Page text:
In a 1963 interview with The Paris Review, Pulitzer Prize-winning author Katherine Anne Porter made a poignant proclamation: “I think I’ve only spent about ten percent of my energies on writing. The other ninety percent went to keeping my head above water.”
Porter’s admission rings true for many artists. Mental illness and creativity often ride in tandem. And while many artists find their craft to be a form of therapy, the complex relationship between the two mentally taxing exercises is hardly one of cause and effect. For every tortured genius who drowns in their art— from van Gogh to Sylvia Plath and Leo Tolstoy to Virginia Woolf— there’s a genius, like Porter, who uses it to find her way to the surface.
Jess McKeller, a dancer and social media coordinator at the Ohio Theatre & Event Center, believes that there is a bounty of buoyancy in art— and creative expression shouldn’t be a flotation device reserved only for those those with genius. On Saturday, July 1, McKeller is inviting both the artistically gifted and those challenged by mental illness to a multimedia event: “Coping and Creativity: Entertain, Enlighten and Empower.”
The art of anxiety
Noting a flood of neuroscientific studies performed in the last decade, McKeller firmly believes in the link between mental illnesses and creativity: “The part of your brain that ‘suffers’ from mental illness is the creative part of your brain.”
The Danish philosopher Soren Kierkegaard noted this in his 1844 treatise The Concept of Anxiety: “Because it is possible to create…. creating one’s self, willing to be one’s self… one has anxiety. One would have no anxiety if there were no possibility whatever.” Nearly 2000 years earlier, Aristotle spoke similarly: “No great mind has ever existed without a touch of madness.”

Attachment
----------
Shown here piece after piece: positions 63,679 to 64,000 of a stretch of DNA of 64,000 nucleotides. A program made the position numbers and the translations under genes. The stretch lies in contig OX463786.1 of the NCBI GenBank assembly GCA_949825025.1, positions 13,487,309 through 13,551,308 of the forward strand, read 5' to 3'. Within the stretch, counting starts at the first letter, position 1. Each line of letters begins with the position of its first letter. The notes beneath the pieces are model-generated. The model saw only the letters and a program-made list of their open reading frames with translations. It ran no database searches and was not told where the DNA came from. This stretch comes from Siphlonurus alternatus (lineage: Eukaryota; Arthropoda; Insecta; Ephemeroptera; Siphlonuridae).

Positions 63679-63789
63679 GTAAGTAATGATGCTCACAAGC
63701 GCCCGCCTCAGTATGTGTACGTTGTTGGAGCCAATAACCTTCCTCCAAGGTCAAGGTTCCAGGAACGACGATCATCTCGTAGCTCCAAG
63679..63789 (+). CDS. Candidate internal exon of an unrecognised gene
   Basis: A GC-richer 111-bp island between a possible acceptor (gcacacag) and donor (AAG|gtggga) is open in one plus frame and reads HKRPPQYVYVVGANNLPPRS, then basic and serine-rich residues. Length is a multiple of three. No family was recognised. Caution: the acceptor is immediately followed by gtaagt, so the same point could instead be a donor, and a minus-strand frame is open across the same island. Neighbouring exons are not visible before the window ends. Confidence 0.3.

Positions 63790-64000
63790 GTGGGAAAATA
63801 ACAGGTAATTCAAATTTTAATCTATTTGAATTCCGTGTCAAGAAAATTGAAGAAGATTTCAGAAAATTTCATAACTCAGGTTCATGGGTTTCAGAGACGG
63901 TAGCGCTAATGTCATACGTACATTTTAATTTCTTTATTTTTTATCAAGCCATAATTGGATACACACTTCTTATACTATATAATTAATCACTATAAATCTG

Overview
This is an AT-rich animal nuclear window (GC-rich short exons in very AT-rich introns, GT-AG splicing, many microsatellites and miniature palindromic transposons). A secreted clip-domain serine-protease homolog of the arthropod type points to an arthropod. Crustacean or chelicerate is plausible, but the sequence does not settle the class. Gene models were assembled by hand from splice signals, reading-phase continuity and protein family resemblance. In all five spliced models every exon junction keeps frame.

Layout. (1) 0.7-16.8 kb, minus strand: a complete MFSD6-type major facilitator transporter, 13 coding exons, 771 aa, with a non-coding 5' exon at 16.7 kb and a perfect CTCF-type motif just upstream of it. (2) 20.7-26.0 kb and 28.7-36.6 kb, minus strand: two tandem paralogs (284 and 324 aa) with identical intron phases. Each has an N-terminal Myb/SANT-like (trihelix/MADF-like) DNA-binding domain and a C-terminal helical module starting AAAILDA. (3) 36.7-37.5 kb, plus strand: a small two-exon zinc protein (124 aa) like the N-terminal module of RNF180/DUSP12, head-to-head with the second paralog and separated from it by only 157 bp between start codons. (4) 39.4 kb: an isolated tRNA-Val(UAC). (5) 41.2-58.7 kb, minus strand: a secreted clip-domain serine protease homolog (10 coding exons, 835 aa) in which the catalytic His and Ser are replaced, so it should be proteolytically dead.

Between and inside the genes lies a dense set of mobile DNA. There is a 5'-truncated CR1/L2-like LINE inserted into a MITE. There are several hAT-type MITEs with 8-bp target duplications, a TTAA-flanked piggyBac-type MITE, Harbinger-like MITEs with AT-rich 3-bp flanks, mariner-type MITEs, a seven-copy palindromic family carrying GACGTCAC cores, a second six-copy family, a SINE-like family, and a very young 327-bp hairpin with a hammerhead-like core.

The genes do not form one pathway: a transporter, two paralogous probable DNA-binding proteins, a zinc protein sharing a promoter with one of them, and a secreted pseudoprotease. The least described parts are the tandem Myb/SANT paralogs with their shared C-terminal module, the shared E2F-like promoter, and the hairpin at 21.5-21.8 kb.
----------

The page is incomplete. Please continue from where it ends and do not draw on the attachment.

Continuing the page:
However, McKeller focuses on the power of art to help adjust: “I don’t think anyone necessarily suffers from mental illness. It’s an illness, yes, but I don’t think you suffer from it unless you let yourself… I learned to cope through crafting, writing, dancing and poetry… and now, I want to share this method with everyone.”
To do so, McKeller began reaching out to anyone with a story to share, posting online and at local mental health centers. She then selected participants based on “a mixture of their relationship with the art and their backstory of how art has helped them. Some of the artists featured have bipolar disorder, schizophrenia, are recovering addicts, have children with mental illness… and some just want to help out and raise awareness.”
Finding the right movement
Keller sees awareness as key to the event: “The specific community around the theater has a very high rate of addiction and mental illness. I wanted to bring awareness to the community and show the people with those ailments ways to cope with their issues.”
Providing further support is therapist Kate Leonard, who will speak about the relationship between mental illness, addiction and coping through art.
McKeller encourages people coping with mental illness who don’t consider themselves to be artists to remember a simple truth: “Anyone can make art… anything you do can be artful as long as you put your creativity into it… it doesn’t mean it will be good, it doesn’t mean you will like it, but it is still art.”
Pouring your feelings and fears into your art is hardly a requirement. As Keller says: “You don’t have to create your feelings. Just create something.”
Ohio Theatre & Event Center
3114 Lagrange St. | 419-255-8406 | Ohiotheatretoledo.org
7-9pm. Saturday, July 1. $5.